FOR the majority of Super League clubs, this weekend’s round of fixtures marks the halfway point in their regular-season campaign.
I write ‘majority’ as, ahead of the action, six had played 11, five had stepped out a dozen times and poor old Castleford Tigers were still stuck on just 10.
There are all manner of reasons for such anomalies including a World Club Challenge, the most bizarre Spring weather in some time causing numerous postponements and also two clubs heading off on a tour of New South Wales.
Throw in the fact four Super League clubs were in Challenge Cup action last weekend and you get my point.
It has all meant the campaign has felt a little fractured so far and it certainly doesn’t feel like we should yet be writing half-term progress reports.
But here we are. So, what do we make of it all so far?
Few will argue that St Helens have not been the most impressive side up to press. The way Justin Holbrook’s side finished off last term, many felt they would be the ones to watch and they have been proven right.
In Ben Barba, the silky Australian full-back for whom scribes are fast running out of superlatives, they have Super League’s outstanding player.
He is clearly in pole position to claim Man of Steel although the 28-year-old did have a near miss this week.
Everyone in the sport was certainly glad to see that the neck injury he suffered against Salford on Thursday night wasn’t as serious as it first looked.
In Ben Barba, the silky Australian full-back for whom scribes are fast running out of superlatives, Saints have Super League’s outstanding player.Dave Craven
Saints’ progress, though, is all the more splendid given they have been without England prop Alex Walmsley since the start of March when he did suffer a serious neck injury, breaking a bone that required surgery.
Of the chasing pack, Wigan Warriors are quietly going about their business with a new-found ruthlessness, Sam Tomkins even hinting at getting back to his best, while Warrington Wolves have quickly improved under new head coach Steve Price.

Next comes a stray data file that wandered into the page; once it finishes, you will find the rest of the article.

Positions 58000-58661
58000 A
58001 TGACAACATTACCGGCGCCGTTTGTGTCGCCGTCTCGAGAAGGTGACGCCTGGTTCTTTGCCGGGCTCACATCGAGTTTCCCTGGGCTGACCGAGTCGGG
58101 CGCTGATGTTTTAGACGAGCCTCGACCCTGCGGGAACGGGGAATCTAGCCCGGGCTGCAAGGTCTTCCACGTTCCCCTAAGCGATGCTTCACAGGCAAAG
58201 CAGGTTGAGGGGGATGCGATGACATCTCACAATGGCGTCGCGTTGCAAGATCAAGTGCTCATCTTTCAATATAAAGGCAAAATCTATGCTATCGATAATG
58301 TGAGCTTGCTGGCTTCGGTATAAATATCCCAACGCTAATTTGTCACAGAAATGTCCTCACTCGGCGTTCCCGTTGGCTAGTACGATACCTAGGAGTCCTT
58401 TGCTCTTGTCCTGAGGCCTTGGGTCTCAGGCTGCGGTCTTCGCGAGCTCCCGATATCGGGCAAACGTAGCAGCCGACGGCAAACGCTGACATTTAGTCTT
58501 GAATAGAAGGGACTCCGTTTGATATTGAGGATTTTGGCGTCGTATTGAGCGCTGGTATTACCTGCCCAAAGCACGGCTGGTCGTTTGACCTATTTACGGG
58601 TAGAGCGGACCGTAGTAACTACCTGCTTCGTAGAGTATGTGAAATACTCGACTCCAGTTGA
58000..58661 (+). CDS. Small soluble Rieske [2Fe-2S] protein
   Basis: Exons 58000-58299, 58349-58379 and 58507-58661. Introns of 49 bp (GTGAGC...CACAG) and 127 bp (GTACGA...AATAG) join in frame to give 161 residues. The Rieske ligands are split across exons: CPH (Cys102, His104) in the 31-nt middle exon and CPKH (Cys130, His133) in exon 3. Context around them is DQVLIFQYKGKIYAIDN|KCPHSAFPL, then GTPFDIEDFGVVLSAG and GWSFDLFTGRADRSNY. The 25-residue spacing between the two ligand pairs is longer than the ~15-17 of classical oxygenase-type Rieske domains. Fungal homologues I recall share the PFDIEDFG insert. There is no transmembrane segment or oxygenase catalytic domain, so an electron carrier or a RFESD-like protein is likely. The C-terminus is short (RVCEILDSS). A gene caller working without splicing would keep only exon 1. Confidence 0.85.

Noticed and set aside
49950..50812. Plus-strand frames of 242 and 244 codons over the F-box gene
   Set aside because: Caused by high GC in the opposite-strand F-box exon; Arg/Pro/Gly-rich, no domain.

It would be no surprise if any two of those three made up the Grand Final come October.
But that is the beauty of the current competition; you could say the same about six or even seven clubs at the moment. So many have shown great flashes without the overall consistency but there is a feeling that there is plenty more to come from each and that is an encouraging factor for all the contenders.
Champions Leeds Rhinos, of course, are past-masters at this art so no one at Headingley will be concerned that they have lost four of their 11 games so far going into tomorrow’s fixture at Hull KR.
Brian McDermott’s side have been bereft of props for much of the campaign but Richie Myler has settled in well and you sense they will be poised perfectly for their annual assault come the end. Castleford have clearly struggled to readjust since the loss of England full-back Zak Hardaker and coach Daryl Powell is the first to admit he still does not yet know what his preferred stand-off and No1 combination is.
Yet, despite that issue in such an important area, they still picked up seven wins from their opening 10 matches.
They are yet to fully hit their straps and the recent recruitment of Liam Watts could be a masterstroke when it comes to the business end.
But let’s not forget his former club Hull FC. They, more than any, might think this could be the year they can finally strike gold.